Imagine gently shaking a box of Lego building blocks, and then looking inside to find a series of complete structures.
Self-assembly doesn’t happen in the playroom, but Vinothan Manoharan, an assistant professor of chemical engineering and physics at Harvard’s School of Engineering and Applied Sciences (SEAS), wants to make it happen in the laboratory to treat life-threatening diseases or manufacture useful objects.
“It would be nice to make interesting stuff out of it,” Manoharan said. “It may also be useful to prevent self-assembly in diseases where it matters — and there are lots of diseases, like HIV, where it matters.”
Manoharan explained the physics of self-assembly and its huge potential for the world of biology in a lecture — “The New Science of Self-Assembly: From Living Things to New Technology” — Friday night at the Science Center.
The hourlong talk was aimed at the nonscientist and came with a humorous series of disclaimers that “everything was my own opinion” and not that of his colleagues, that there was a “lot of speculation,” and that “any resemblance to established theories was coincidental.”
Self-assembly, Manoharan explained, is when particles interact with one another and spontaneously arrange themselves into organized structures.
This happens in nature. Proteins self-assemble. So do viruses less lethal than HIV. Scientists such as Manoharan hope that by learning how self-assembly works they can stop deadly viruses in their tracks.
But Manoharan said that despite years of research his team is nowhere near copying the process.
“Nature is doing something we don’t and that is learned through billions of years of evolution,” Manoharan said. “We haven????t been doing it nearly that long.”
Indeed, Manoharan has only been at it 15 years.
His quest began accidentally in Santa Barbara, where his doctoral adviser at the University of California introduced the topic that is now his passion, asking him to create an opal from household paint.
Paint is made up of colloidal particles. So is milk, for that matter. The particles are tiny — 1,000 nanometers. Manoharan said if a colloidal particle were a tennis ball, a person would be the size of the Greater Boston area.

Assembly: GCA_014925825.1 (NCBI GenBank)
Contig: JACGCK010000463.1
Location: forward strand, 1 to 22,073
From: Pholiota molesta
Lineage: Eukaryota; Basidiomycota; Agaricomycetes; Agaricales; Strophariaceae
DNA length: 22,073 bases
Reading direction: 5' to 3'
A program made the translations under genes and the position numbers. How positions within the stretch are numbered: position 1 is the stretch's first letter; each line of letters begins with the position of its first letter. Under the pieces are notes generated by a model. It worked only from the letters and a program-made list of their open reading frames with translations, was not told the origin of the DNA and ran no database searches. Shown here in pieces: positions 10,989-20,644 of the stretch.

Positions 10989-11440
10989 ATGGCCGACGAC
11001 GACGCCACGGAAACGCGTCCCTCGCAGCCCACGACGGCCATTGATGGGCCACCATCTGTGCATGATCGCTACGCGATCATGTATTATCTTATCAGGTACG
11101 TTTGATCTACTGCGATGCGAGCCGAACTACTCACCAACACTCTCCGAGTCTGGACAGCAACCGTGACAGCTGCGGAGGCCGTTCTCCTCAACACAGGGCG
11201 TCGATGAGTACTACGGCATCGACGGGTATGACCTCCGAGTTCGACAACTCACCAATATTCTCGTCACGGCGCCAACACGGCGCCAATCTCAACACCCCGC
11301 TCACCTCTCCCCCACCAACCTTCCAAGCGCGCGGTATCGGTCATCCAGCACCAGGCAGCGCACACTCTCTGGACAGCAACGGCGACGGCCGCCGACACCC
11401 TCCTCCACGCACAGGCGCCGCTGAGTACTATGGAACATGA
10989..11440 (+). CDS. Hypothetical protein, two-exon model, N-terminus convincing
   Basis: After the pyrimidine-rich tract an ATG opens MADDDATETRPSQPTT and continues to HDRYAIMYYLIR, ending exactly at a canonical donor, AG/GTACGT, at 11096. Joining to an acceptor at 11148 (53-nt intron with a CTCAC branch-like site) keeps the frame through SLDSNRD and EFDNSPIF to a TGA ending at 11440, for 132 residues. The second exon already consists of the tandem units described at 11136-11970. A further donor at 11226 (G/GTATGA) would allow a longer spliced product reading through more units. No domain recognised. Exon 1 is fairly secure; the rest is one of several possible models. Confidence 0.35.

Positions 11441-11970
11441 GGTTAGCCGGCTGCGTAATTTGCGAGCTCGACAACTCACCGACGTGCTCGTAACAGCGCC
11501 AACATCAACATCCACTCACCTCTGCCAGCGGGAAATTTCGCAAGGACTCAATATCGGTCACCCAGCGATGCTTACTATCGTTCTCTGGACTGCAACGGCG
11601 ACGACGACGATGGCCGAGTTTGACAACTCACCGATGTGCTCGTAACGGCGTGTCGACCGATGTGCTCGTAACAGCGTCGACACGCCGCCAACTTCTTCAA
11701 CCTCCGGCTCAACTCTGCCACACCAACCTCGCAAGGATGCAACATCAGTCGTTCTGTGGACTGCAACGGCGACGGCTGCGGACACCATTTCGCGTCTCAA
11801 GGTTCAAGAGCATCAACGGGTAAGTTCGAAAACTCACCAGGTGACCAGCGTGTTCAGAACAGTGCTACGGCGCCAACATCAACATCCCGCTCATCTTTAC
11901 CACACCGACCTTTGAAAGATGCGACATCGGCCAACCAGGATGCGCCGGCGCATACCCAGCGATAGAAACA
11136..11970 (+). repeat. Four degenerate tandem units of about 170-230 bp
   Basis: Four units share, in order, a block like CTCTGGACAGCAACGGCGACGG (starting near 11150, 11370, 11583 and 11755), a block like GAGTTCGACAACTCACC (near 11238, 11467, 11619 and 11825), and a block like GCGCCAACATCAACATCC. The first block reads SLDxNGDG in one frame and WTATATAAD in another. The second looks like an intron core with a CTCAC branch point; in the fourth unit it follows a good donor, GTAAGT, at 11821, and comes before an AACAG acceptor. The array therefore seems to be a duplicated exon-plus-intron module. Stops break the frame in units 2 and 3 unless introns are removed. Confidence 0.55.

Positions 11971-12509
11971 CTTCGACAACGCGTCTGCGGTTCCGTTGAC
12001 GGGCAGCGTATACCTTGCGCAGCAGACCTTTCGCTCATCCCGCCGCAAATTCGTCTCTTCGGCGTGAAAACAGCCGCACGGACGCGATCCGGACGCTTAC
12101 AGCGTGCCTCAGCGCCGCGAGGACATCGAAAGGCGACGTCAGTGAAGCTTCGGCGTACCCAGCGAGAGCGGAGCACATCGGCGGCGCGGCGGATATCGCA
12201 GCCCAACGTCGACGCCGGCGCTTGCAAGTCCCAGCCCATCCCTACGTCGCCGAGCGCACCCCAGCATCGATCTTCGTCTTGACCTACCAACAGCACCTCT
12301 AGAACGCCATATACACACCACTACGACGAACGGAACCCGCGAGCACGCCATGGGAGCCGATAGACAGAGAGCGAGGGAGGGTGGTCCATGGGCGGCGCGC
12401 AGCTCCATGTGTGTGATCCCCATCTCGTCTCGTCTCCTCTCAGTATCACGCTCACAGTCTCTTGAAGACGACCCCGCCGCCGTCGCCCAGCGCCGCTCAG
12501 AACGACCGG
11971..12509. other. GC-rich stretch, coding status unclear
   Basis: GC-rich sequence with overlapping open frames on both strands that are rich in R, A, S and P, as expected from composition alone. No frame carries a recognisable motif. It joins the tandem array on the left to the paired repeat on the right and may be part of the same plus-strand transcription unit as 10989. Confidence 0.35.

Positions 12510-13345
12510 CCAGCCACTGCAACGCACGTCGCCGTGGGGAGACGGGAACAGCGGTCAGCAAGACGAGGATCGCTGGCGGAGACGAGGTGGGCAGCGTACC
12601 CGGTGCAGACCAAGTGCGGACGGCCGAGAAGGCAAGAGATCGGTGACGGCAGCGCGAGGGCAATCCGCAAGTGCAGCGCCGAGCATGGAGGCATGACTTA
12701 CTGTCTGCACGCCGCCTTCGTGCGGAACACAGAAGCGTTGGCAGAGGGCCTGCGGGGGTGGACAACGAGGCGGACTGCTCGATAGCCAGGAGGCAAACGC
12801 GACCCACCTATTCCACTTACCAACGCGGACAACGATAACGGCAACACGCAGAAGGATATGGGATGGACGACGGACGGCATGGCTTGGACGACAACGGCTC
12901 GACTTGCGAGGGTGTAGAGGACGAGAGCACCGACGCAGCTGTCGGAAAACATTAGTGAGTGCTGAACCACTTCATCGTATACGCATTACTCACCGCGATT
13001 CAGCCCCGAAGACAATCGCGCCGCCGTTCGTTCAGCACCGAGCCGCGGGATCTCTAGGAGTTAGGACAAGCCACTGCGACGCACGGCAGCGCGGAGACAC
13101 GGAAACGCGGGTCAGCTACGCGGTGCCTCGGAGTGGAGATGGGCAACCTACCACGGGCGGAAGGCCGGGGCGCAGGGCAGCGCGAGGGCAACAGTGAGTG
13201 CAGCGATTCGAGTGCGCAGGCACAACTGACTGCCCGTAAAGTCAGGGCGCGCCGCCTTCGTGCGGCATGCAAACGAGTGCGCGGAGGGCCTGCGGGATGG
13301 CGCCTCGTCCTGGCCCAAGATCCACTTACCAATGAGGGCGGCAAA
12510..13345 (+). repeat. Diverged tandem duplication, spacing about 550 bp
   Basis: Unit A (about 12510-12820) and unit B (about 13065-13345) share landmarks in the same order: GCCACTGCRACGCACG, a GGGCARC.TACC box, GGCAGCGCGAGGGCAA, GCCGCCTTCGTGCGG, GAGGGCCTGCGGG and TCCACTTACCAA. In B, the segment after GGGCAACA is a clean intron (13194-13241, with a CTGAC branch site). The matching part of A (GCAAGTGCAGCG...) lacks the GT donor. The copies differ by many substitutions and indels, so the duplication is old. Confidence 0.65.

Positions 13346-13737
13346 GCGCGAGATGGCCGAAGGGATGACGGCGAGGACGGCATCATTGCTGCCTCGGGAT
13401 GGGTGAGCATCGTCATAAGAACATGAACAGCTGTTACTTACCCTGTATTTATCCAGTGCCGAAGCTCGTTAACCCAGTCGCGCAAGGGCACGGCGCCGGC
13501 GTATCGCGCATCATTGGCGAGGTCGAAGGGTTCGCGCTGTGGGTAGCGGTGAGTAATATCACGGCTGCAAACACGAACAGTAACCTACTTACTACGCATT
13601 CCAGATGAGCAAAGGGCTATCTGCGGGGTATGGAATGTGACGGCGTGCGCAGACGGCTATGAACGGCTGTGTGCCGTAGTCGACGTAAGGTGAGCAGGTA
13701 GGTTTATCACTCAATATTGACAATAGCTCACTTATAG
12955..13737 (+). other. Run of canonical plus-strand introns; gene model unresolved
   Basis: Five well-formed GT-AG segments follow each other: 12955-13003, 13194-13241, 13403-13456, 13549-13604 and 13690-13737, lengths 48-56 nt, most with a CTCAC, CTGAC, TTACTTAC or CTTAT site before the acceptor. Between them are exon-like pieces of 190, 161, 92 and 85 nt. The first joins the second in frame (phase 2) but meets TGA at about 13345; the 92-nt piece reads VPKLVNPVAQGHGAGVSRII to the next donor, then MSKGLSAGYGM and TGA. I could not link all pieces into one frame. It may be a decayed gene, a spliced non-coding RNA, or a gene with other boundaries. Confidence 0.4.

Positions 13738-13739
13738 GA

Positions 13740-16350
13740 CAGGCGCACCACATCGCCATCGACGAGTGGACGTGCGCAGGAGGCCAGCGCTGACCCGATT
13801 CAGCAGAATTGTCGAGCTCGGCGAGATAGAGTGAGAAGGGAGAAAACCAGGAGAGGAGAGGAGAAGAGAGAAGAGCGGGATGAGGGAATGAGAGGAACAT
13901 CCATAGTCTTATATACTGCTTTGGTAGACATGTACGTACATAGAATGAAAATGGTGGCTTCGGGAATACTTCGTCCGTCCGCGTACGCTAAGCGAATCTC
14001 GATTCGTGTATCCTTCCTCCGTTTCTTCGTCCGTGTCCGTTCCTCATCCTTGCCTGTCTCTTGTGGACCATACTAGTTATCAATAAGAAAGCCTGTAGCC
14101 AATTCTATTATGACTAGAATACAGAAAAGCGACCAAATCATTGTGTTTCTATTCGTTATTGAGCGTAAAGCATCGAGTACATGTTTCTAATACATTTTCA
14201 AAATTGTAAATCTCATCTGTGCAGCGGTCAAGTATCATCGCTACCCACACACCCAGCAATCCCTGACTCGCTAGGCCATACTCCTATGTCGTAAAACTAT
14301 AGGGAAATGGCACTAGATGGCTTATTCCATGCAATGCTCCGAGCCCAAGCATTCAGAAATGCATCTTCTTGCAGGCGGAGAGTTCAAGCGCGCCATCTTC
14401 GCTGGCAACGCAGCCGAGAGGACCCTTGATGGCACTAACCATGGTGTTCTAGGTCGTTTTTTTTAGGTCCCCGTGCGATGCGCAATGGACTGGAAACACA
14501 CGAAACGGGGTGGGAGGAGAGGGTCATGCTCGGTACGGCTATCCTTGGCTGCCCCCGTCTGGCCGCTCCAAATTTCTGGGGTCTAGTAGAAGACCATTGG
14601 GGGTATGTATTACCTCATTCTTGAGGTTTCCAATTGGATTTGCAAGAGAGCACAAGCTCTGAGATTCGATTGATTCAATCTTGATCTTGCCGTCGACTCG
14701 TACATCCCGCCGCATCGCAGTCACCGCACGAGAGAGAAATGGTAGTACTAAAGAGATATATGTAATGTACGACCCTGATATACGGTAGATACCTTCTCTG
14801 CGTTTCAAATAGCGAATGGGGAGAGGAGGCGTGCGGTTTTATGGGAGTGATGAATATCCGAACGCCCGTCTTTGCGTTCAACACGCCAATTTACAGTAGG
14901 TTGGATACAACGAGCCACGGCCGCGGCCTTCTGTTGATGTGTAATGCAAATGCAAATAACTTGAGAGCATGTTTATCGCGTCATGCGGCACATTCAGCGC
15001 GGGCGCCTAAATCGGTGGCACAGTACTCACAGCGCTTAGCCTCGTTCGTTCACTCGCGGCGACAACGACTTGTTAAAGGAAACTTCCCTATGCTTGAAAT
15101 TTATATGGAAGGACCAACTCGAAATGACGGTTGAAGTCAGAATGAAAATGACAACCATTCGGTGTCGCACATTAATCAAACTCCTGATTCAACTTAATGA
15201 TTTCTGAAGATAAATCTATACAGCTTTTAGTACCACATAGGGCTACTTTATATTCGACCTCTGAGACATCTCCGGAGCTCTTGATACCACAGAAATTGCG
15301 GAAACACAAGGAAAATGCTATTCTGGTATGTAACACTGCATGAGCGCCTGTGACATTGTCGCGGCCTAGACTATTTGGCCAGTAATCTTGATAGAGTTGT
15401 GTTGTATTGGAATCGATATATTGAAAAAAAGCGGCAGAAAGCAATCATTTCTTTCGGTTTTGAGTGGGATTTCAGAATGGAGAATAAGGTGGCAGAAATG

Under a microscope, they look like fat droplets and move in random directions — Brownian motion. That random motion is how self-assembly occurs, Manoharan said. Controlling that is key.
What got him wondering about self-assembly as a way of making things was thinking about the way cellphones are made. The chips inside are about 30 nm in size. As they get even tinier, sprawling factories have to be built to manufacture microscopic silicone chips. That seemed silly.
“Wouldn’t it be great if you could take some silicone and put it into a beaker and shake it for a while and it spontaneously forms a microchip,” Manoharan said. “It seems crazy but that’s what self-assembly means to me.”
After arriving at Harvard seven years ago, Manoharan began working on the problem.
A significant part of it was: Particles left alone crystallize, but they make mistakes and land in the wrong spot.
The trick is getting entropy to work for them. Entropy is a measure of disorder — the higher entropy, the more likely something will be ordered.
His team tried to introduce energy to increase entropy. Manoharan illustrated this by attaching Velcro (representing energy) to orange and yellow ping-pong balls in a clear box containing white balls and shaking it. The orange and yellow balls attached.
Manoharan’s team also has shown that polytetrahedrons have far greater vibrational entropy — 24 times more — than octahedrons. Again, this sheds light on how to make things stick.
“If you control the interactions, so you control which particles stick, you can beat entropy and get them to form,” Manoharan said. “We’ve yet to do this.”
Right now, HIV is treated with medicine that interferes with the virus’ mutations. But that requires multiple rounds of drugs switched rapidly to stay ahead with the mutations. If scientists could unlock self-assembly, Manoharan said, they could get ahead of HIV without drugs.
“If we understand it, we can treat HIV and get to the mutations,” Manoharan said.